May Day Strike of 1886

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On May 1, 1886, 350,000 workers staged a nationwide work stoppage to demand the adoption of a standard eight-hour workday. Forty thousand workers struck in Chicago, Illinois; ten thousand struck in New York; eleven thousand struck in Detroit, Michigan. As many as thirty-two thousand workers struck in Cincinnati, Ohio, although some of these workers had been out on strike for several months before May 1.

The purpose of the May Day Strike was to bring pressure on employers and state governments to create an eight-hour workday. During this period, workers commonly spent twelve or more hours of each day at work. Unions, especially the Federation of Organized Trades and Labor Unions of the United States and Canada -- the predecessor of the American Federation of Labor, encouraged workers to strike on May 1, 1886, to demonstrate the need for an eight-hour day. The strike was to last a single day, although numerous workers remained away from their jobs for several weeks.

Not all unions condoned the May Day Strike. The Knights of Labor preferred peaceful negotiations and boycotts to secure better working conditions for employees. Terence Powderly, the leader of the Knights of Labor at this time, prohibited Knights of Labor members from participating. Despite Powderly's proclamation, thousands of his union's members struck on May 1. Numerous members of the Knights of Labor opposed the more peaceful tactics of Powderly.

The May Day Strike had some success. In Cincinnati, some employers, hoping to avoid the strike, granted their workers an eight-hour day. Other employers increased workers' pay. Throughout the late 1800s, May Day Strikes became commonplace. Very quickly similar strikes occurred around the world. The May Day Strikes helped convince United States President Grover Cleveland to implement Labor Day, a holiday that celebrates the American worker. Numerous countries still celebrate May Day today.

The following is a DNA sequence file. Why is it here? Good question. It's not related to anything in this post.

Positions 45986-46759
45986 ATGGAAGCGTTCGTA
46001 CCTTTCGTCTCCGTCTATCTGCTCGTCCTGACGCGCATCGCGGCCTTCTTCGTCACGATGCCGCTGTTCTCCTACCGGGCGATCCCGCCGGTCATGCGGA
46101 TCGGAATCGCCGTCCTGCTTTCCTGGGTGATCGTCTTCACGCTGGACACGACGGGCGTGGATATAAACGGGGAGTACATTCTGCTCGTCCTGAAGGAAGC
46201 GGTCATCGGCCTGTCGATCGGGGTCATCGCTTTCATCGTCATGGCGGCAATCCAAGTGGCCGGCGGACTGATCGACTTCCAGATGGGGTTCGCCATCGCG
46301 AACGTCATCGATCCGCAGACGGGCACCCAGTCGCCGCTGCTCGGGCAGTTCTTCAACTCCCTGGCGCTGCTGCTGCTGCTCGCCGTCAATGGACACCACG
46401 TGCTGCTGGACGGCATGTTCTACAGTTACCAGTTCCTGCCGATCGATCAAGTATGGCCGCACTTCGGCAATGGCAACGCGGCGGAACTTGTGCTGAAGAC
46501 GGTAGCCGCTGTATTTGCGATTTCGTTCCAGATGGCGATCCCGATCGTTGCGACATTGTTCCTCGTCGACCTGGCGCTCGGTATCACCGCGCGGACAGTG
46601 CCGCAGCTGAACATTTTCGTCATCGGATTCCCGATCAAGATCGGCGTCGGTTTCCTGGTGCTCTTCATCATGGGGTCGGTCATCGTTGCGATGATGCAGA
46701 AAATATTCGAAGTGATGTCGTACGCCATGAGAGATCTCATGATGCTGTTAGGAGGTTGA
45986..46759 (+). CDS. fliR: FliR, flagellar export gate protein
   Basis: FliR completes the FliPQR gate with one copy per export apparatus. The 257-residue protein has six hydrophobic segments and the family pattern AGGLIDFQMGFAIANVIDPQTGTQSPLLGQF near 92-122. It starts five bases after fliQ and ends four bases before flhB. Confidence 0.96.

See Also

References

  1. Babson, Steven. The Unfinished Struggle: Turning Points in American Labor, 1877 to the Present. N.p.: Rowman & Littlefield Publishers, Inc., 2000.
  2. Dubofsky, Melvyn, and Foster Rhea Dulles. Labor in America: A History. N.p.: Harlan Davidson, 2004.
  3. Laurie, Bruce. Artisans Into Workers: Labor in Nineteenth-Century America. Champaign: University of Illinois Press, 1997.
  4. Montgomery, David. The Fall of the House of Labor: The Workplace, the State, and American Labor Activism, 1865-1925.  New York, NY: Cambridge University Press, 1989.
  5. Murdock, Eugene. Buckeye Empire: An Illustrated History of Ohio Enterprise. N.p.: Windsol, 1988.